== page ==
“Nobody tells this to people who are beginners, I wish someone told me. All of us who do creative work, we get into it because we have good taste. But there is this gap. For the first couple years you make stuff, it’s just not that good. It’s trying to be good, it has potential, but it’s not. But your taste, the thing that got you into the game, is still killer. And your taste is why your work disappoints you. A lot of people never get past this phase, they quit. Most people I know who do interesting, creative work went through years of this. We know our work doesn’t have this special thing that we want it to have. We all go through this. And if you are just starting out or you are still in this phase, you gotta know its normal and the most important thing you can do is do a lot of work. Put yourself on a deadline so that every week you will finish one story. It is only by going through a volume of work that you will close that gap, and your work will be as good as your ambitions. And I took longer to figure out how to do this than anyone I’ve ever met. It’s gonna take awhile. It’s normal to take awhile. You’ve just gotta fight your way through.”
- Ira Glass
What Ira’s describing here – the belief that crappy beginnings will turn into mastery with enough practice and trial+error – is a “growth mindset.”
Embrace it, and you can watch your confidence, perseverance, and learning ability soar. It will even help you cultivate self-acceptance when you’re starting something new, so you can escape the death grip of perfectionism.
That’s why it’s usually the very first thing I dive into with my confidence or performance coaching clients.
Unfortunately, the growth mindset has an evil alter ego that you need to watch out for: the “fixed mindset.” And it's much, much more common!
A fixed mindset assumes that if your initial product is crappy, then you’re probably just not very good at that kind of thing. (Sound familiar?) Extra work won’t change reality.
Here’s an example. It doesn’t surprise us that we can 10x our athletic performance and mold our bodies if we sweat it out at the gym long enough with a great personal trainer.
But as for things like talent or mental performance? Well, most people think they've either got it or they don’t.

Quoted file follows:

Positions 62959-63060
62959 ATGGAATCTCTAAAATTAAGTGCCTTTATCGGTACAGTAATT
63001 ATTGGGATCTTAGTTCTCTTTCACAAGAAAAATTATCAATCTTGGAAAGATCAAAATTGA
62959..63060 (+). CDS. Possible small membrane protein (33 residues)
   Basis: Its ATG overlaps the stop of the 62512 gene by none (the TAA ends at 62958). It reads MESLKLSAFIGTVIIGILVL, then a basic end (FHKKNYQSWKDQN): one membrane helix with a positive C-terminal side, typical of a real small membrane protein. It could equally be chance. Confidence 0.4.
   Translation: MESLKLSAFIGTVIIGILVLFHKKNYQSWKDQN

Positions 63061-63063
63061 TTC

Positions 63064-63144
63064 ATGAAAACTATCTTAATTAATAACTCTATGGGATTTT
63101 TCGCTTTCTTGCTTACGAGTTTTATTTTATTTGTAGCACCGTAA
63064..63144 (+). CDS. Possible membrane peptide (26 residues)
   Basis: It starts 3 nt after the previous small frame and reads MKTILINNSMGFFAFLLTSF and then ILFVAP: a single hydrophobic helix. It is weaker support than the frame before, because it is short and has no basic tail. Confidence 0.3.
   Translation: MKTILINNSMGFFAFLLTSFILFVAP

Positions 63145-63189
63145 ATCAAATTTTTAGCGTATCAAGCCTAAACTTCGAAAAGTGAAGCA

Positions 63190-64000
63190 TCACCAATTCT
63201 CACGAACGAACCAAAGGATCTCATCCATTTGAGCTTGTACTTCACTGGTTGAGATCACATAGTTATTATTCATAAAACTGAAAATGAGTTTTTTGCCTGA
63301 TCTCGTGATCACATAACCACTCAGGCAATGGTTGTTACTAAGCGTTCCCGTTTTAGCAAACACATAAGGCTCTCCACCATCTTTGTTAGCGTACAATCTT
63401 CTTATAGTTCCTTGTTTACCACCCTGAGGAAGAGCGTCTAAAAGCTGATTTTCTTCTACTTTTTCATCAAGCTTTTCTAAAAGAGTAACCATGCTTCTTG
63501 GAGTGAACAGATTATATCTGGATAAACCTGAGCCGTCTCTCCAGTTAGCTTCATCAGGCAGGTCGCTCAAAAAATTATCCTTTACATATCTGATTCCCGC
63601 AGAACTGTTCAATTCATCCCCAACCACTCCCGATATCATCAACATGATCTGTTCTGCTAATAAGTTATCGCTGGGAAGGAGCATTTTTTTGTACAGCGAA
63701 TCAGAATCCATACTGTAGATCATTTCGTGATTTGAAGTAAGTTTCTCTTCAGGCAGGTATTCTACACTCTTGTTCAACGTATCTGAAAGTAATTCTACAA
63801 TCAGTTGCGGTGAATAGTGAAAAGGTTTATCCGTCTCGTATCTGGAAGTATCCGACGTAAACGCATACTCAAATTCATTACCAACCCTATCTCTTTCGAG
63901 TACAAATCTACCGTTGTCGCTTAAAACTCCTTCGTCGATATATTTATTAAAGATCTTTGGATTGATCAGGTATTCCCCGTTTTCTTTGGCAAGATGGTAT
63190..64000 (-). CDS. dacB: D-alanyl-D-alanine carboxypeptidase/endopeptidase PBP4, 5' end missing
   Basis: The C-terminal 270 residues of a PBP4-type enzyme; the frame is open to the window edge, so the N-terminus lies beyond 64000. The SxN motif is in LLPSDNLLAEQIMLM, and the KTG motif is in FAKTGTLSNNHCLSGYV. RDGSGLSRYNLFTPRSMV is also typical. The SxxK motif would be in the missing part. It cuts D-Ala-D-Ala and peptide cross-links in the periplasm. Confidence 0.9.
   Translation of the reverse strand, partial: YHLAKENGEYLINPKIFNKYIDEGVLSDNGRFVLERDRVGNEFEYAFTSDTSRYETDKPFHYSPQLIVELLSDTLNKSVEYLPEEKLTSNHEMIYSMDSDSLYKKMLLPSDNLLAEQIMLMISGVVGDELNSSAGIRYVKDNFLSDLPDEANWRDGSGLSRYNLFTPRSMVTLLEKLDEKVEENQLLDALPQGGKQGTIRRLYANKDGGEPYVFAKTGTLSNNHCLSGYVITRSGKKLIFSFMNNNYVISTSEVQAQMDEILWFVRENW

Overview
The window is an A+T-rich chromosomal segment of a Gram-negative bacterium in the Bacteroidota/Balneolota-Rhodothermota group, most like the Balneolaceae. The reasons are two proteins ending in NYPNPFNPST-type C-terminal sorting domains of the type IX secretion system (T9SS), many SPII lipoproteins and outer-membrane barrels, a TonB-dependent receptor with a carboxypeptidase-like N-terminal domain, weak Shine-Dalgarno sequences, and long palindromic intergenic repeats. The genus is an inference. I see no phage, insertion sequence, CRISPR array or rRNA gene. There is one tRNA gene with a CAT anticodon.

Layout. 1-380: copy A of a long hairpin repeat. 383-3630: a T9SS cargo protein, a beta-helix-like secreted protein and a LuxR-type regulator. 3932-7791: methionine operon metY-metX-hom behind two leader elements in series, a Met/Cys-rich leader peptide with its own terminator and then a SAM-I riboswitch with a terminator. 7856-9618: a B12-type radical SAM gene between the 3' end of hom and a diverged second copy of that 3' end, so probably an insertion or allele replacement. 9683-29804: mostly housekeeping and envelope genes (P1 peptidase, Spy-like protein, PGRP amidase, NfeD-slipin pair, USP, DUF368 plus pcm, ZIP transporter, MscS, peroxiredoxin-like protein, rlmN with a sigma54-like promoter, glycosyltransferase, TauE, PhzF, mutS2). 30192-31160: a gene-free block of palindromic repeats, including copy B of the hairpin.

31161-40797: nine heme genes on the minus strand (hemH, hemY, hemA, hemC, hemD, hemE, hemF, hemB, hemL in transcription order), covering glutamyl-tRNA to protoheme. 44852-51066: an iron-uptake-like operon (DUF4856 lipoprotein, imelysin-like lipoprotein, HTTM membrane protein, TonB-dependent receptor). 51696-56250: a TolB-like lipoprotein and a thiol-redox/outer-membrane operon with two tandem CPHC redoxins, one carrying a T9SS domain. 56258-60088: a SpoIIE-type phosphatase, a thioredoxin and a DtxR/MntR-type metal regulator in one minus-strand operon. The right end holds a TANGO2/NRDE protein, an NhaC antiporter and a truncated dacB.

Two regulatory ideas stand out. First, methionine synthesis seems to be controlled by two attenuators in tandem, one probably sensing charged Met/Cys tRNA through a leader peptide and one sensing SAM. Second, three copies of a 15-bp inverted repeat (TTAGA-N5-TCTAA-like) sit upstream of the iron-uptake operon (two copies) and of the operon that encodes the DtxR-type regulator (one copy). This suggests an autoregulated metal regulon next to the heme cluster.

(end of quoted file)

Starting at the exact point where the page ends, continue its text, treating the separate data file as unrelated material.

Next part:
Not so fast. It turns out that cognitive performance can be increased. (And according to Ira, so can creative mastery.)
Dr. Carol Dweck, the Stanford psychology professor who first coined the terms growth and fixed mindset, found that many underperforming children held the belief that they weren’t smart (or “just weren’t good at math,” as I used to tell myself).
But when those same children began believing that learning was a process of trial and error where they could always assume they’d get better over time, the children not only scored better on tests but became more motivated to learn.
Once you start to pay attention to real-life examples of the fixed mindset, you’ll be amazed by how limiting they are … and how they start to sound like excuses:
>>> I couldn’t build a website. I’m a dunce when it comes to technology.
>>> I’d never be able to afford a trip like that! I’m just not a good saver.
>>> I could never write a book. I’m just not disciplined enough.
So next time you’re unsatisfied with your work and tempted to use that as an excuse to stay stuck, give your crappy first efforts some love and remember that they’re what’s getting you closer to the mastery you dream about. Your next tries will be better because of it.
(And usually, it’s really not as bad as you think.)
Here’s to our incredible ability to choose, change and grow,
P.S. What's one area where you'd love to gain mastery? Get the support and accountability your need at the Uncommon Way Community Facebook group. Go ahead - tell us something you commit to working on ... declaring yourself in public has incredible, lasting power! See you there.